May 13, 2015
By Robert Franklin, Esq, Member, National Board of Directors, National Parents Organization
For years now, state bar associations have lobbied legislatures on all manner of bills. Among those have been initiatives and proposed legislation on shared parenting. In the case of mandatory bar associations (those that an attorney is required to join if they wish to practice law in their state), that lobbying is clearly illegal according to multiple decisions by the U.S. Supreme Court. Readers of the NPO blog are well aware of this.
A new decision by the nation’s highest court may also impact not only bar associations, but the multitude of professionals whose opinions impact child custody decisions. This National Law Journal article (May 11, 2015) explains.
“The justices' Feb. 25 decision in North Carolina Board of Dental Examiners v. Federal Trade Commission held that the doctrine of state-action immunity did not shield the board from Sherman Act antitrust regulation. The doctrine extends immunity to bodies acting in their sovereign capacity.”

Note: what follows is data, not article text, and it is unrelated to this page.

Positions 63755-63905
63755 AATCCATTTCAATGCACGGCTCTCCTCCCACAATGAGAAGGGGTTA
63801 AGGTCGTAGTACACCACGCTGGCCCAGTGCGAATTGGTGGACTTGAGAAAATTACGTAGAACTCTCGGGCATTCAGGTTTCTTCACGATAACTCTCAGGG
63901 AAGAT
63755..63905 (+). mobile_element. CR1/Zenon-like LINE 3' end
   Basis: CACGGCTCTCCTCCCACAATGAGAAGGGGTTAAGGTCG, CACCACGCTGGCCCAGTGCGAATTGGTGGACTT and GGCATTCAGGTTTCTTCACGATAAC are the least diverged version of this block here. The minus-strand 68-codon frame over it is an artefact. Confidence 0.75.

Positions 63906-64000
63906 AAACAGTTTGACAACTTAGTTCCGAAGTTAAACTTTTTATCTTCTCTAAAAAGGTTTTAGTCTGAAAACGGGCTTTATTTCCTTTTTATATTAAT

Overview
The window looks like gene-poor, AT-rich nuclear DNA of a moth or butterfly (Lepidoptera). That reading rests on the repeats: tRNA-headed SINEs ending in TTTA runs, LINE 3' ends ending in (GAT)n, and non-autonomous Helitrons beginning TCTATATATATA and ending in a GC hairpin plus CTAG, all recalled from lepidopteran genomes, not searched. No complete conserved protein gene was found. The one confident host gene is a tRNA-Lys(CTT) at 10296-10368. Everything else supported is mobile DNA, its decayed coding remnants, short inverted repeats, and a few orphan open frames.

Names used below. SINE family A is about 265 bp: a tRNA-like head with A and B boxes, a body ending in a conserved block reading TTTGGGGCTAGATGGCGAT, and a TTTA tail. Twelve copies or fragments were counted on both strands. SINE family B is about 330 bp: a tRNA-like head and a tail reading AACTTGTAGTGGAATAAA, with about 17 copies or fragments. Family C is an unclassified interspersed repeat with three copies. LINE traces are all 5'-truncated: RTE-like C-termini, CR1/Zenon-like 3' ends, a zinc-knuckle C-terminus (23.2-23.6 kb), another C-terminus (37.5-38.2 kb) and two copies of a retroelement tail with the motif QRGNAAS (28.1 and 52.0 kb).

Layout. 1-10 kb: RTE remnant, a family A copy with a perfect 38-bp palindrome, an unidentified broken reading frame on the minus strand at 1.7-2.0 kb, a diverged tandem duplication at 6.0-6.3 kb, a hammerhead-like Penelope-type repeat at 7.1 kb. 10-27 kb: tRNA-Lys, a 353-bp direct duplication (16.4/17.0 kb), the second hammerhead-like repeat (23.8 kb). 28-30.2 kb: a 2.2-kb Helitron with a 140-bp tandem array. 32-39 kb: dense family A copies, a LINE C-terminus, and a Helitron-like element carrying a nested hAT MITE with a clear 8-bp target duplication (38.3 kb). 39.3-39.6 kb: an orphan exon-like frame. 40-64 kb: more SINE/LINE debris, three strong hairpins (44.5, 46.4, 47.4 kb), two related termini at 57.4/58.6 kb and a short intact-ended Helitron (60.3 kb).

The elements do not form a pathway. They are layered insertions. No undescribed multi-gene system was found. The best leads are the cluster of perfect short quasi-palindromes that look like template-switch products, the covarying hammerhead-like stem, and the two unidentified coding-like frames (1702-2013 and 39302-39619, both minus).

"Active market participants cannot be allowed to regulate their own markets free from antitrust accountability," Justice Anthony Kennedy wrote for a 6-3 court. "When a state empowers a group of active market participants to decide who can participate in its market, and on what terms, the need for supervision is manifest. If a state wants to rely on active market participants as regulators, it must provide active supervision."
In other words, the days of wink-and-a-nod “regulation” by state bar associations is over. Now they’ll have to be able to prove that they actually enforce rigorous standards of professional competency on their members who, after all, form a monopoly in the provision of legal services.
The chances are good that the decision applies to judges as well. Would that require state bars to train family court judges in the science applicable to child well-being? It may well. It almost certainly establishes a cause of action for individual litigants to bring suit against bar associations that supposedly train judges, but fail to do so in accordance with established science.
Does the decision affect the behavior of other professional monopolies that provide services to family courts? Almost certainly. Those include mental health professionals, guardians ad litem, friends of the court and the like. Many of those have proven the bane of parents’ existence in family courts. Reports of the shoddiest and most biased decision-making by those professionals are rife. Indeed, in Connecticut, the U.S. Department of Justice is now investigating court practices, including those of family courts, for allegations of corruption.
This latest Supreme Court case provides yet another arrow in the quiver of family court reform advocates.